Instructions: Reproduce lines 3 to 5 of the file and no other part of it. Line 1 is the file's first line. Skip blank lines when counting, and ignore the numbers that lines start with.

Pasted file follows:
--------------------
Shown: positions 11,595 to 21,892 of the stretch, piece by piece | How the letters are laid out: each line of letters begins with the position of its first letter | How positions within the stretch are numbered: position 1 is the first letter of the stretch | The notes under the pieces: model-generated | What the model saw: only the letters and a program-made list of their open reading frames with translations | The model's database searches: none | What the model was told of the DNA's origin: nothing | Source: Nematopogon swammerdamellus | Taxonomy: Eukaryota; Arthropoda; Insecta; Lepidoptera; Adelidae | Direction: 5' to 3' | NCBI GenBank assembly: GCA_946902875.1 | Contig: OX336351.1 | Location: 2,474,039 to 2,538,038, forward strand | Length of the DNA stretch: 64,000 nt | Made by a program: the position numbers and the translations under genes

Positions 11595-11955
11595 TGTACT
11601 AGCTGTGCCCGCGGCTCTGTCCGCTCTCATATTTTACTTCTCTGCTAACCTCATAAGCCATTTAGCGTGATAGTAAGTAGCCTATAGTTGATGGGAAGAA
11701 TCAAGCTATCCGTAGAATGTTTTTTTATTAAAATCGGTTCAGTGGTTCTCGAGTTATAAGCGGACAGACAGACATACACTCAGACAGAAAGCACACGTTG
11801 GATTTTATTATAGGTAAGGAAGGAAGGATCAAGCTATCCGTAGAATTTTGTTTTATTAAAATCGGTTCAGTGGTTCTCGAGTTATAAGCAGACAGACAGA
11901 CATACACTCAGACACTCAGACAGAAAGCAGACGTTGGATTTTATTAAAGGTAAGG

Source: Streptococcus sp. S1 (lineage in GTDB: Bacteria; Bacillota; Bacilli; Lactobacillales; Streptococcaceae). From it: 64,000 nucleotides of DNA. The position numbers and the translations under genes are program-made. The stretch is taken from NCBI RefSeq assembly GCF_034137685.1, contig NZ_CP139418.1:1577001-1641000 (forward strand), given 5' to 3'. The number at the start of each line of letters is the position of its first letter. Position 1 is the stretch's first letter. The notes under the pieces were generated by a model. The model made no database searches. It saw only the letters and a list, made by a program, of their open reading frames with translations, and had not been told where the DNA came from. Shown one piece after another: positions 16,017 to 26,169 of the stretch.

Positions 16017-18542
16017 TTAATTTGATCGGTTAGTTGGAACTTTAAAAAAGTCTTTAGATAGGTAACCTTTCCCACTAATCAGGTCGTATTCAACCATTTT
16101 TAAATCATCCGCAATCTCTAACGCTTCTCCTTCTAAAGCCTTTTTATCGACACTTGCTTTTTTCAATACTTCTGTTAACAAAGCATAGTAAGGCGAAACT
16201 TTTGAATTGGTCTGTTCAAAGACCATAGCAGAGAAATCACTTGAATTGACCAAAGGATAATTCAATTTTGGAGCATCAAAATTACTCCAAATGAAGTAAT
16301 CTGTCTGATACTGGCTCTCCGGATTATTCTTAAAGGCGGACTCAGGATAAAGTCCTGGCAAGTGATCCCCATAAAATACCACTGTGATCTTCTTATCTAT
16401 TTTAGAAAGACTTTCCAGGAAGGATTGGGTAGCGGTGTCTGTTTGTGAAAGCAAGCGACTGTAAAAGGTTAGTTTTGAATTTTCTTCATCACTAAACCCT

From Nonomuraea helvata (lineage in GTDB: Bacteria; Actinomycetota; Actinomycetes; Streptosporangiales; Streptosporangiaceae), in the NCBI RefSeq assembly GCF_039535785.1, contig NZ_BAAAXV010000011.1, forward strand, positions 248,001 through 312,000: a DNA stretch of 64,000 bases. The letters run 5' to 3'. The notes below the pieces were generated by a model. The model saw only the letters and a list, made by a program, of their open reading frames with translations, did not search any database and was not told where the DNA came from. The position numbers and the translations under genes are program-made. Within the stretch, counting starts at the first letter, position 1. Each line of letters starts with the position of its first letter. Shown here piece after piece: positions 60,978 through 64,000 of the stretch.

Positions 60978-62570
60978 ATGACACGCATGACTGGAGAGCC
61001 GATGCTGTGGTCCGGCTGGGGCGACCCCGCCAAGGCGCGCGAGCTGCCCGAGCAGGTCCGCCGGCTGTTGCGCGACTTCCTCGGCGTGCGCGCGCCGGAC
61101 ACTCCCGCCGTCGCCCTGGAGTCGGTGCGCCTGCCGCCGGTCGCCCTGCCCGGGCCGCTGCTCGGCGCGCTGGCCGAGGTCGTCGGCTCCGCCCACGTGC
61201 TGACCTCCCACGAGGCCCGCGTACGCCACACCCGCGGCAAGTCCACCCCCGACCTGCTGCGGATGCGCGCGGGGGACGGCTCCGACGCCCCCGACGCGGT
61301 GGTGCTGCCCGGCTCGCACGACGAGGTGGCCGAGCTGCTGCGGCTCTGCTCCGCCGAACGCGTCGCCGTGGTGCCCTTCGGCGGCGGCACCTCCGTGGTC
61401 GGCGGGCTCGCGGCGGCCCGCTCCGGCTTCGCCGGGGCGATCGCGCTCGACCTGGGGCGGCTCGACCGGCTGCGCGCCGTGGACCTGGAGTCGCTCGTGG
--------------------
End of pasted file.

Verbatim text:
11595 TGTACT
11601 AGCTGTGCCCGCGGCTCTGTCCGCTCTCATATTTTACTTCTCTGCTAACCTCATAAGCCATTTAGCGTGATAGTAAGTAGCCTATAGTTGATGGGAAGAA
11701 TCAAGCTATCCGTAGAATGTTTTTTTATTAAAATCGGTTCAGTGGTTCTCGAGTTATAAGCGGACAGACAGACATACACTCAGACAGAAAGCACACGTTG